8th March 2024

'Queen II": 50 Years On...

“To me, Queen II was the sort of emotional music we’d always wanted to be able to play, although we couldn’t play most of it onstage because it was too complicated”. Brian May

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Queen's second album was produced by Robin Geoffrey Cable, Roy Thomas Baker and Queen, and engineered by the ever-resourceful Mike Stone. Recorded at London's Trident Studios in August 1973, the band were at last permitted to use the studio during normal hours and, unlike the first album, took proper time to experiment with the myriad of ideas they had for new techniques, textures and sounds. Finally, Queen could record an album how they wanted when they wanted, and without the limitations imposed upon them throughout the debut work. 

Numerous problems beset the album's release. Not least, its completion coincided with the 1973 oil crisis and consequently government-enforced measures for energy conservation delayed its manufacture by several months. Furthermore, when the first pressing arrived in record shops, the band noticed a spelling error on the sleeve and complained persistently before it was finally corrected.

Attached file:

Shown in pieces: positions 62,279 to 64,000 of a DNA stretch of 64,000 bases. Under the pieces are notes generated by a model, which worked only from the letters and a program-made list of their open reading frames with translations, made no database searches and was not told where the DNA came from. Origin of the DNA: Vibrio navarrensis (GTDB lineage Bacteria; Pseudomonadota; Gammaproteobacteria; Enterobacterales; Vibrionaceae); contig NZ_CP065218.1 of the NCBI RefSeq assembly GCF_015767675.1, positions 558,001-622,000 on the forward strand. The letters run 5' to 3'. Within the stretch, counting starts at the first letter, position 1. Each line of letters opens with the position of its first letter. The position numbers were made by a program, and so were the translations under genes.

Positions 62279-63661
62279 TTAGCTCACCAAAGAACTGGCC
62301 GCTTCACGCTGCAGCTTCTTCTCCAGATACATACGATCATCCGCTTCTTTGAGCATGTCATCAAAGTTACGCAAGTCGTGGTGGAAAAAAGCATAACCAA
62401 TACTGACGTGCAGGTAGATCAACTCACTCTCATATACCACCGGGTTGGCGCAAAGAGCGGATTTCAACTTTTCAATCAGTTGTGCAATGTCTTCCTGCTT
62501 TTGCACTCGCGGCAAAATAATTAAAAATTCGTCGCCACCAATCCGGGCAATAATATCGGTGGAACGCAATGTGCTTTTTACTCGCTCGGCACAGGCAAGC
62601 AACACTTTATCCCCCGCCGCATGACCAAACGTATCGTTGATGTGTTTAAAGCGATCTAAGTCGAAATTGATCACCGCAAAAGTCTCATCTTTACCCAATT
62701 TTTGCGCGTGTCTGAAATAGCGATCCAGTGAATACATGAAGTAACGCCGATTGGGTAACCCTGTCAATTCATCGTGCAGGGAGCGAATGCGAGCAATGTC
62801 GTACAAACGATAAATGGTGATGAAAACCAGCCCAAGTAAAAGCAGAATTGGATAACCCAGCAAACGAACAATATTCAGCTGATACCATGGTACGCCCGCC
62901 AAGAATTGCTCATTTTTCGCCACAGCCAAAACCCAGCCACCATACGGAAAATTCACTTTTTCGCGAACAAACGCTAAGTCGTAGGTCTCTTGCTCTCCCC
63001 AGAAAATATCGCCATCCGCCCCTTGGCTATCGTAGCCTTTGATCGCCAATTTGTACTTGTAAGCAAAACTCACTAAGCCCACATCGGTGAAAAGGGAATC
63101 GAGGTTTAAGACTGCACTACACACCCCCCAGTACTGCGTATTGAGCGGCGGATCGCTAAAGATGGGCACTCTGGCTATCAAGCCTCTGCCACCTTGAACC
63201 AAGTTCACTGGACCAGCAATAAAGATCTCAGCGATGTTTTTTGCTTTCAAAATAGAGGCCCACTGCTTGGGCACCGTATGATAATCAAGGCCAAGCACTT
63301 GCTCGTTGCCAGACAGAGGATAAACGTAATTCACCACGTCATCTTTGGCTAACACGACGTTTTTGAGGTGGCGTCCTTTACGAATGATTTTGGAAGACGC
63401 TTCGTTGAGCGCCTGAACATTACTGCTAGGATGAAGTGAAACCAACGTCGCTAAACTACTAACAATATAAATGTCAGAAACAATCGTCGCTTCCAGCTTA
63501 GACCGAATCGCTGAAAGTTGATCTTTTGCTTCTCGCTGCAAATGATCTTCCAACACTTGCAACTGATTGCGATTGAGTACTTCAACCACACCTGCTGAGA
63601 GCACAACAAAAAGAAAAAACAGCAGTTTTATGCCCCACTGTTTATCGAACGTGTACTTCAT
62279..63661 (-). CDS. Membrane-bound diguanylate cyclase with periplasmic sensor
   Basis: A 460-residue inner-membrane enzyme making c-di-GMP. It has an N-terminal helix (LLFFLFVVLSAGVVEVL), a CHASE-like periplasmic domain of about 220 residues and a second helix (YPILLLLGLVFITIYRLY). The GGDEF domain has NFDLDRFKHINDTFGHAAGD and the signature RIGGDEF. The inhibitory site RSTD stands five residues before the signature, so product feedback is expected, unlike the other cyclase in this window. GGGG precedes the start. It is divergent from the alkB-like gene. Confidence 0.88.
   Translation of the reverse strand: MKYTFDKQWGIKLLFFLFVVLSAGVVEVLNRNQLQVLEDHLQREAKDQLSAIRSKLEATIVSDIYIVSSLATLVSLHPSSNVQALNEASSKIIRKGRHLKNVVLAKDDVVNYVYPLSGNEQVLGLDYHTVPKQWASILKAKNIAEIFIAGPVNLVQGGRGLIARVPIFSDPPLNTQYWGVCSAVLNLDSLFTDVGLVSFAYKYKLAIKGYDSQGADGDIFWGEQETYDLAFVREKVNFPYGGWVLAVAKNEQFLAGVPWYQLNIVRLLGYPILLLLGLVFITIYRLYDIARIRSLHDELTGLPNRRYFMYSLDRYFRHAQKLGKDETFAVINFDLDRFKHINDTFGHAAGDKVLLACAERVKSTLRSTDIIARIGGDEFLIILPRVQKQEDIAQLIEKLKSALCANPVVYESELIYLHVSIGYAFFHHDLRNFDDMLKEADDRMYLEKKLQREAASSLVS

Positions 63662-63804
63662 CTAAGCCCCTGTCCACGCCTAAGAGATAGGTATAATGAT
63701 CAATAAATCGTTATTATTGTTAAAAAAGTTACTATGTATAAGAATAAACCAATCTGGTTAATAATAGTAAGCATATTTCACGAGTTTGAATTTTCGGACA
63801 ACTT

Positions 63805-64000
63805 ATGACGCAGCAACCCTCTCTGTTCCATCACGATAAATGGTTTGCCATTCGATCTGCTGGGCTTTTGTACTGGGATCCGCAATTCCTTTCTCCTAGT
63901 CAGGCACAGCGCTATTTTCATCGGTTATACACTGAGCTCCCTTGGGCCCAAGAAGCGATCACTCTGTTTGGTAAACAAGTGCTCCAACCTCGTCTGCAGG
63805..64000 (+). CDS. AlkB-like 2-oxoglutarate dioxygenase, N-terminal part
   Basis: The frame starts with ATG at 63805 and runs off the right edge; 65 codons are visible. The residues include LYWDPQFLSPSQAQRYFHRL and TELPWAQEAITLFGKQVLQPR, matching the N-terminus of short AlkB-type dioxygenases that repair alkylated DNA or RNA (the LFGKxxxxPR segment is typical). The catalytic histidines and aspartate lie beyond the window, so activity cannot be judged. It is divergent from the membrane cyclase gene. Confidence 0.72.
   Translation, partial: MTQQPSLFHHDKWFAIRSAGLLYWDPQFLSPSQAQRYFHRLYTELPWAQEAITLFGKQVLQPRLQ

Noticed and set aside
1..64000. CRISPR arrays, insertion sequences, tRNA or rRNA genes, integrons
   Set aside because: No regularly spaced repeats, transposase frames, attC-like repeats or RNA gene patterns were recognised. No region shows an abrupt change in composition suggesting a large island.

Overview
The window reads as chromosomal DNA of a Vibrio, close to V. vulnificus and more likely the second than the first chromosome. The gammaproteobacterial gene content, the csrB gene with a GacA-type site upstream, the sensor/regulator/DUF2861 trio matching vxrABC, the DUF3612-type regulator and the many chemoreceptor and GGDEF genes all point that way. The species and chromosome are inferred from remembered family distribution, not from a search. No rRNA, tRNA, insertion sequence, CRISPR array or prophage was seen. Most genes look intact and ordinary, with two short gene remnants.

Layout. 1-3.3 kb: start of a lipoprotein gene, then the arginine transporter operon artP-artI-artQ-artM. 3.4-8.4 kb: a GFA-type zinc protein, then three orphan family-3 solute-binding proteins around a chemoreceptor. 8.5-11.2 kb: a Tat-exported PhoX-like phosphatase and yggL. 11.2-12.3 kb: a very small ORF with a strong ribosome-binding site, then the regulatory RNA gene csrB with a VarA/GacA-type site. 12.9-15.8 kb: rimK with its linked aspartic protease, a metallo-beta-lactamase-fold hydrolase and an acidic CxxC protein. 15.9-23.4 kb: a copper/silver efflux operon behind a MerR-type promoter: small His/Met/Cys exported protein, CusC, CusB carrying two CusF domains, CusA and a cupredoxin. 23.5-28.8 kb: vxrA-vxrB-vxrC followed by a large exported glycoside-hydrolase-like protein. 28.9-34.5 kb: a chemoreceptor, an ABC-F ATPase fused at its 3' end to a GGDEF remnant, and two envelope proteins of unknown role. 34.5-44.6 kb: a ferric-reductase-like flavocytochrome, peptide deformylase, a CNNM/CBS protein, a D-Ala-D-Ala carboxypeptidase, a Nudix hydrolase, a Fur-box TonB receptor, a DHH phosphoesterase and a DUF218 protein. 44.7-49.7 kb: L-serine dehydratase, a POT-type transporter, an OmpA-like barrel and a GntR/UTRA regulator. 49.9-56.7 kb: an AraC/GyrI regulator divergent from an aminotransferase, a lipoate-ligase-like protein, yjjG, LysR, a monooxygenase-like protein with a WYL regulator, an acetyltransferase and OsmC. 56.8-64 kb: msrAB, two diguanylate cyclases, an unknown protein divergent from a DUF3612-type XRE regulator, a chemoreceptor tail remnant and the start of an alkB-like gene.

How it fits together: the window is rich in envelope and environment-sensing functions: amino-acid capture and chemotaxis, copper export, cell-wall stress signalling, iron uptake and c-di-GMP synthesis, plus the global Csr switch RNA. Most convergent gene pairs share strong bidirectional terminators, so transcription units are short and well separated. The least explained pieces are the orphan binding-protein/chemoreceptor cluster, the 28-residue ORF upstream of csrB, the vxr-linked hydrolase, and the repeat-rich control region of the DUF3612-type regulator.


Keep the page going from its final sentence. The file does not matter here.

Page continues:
The album cover concept was based on a photograph of Marlene Dietrich that Freddie had seen, and Mick Rock was brought in to achieve a similar effect. The image has since become one of the most recognisable and frequently used of the band and is as striking today as it was in the 1970s.

In contrast to this iconic predominantly black portrait of Queen, the inner gatefold photograph features the band in equally grand attire, but this time dressed in white, against a white backdrop. The theme was continued inside the album too, for instead of the usual Side 1 and 2, the original Queen II LP comprised Side White and Side Black, each one representing the band members' individual songwriting talents. Freddie's contributions to the album, including the majestic March Of The Black Queen, would occupy Side Black, while Roger's track for the album, and all of Brian's, including White Queen, were presented on Side White. John had not yet begun his songwriting for Queen - his first composition would follow later in 1974, on the Sheer Heart Attack LP. The Black/White theme was a major part of Queen in 1974, not just on record or in terms of artwork and design, but on stage too, in terms of costume.

Queen II was released on March 8th, 1974, coinciding with an extensive UK tour that began at the start of the month. It would eventually climb to No. 5 in the UK chart, helped considerably by constant touring, the band’s first hit single Seven Seas Of Rhye (released two weeks earlier) and their first appearances on the BBC's Top Of The Pops television show. The album gave Queen their first UK/USA Gold status LP.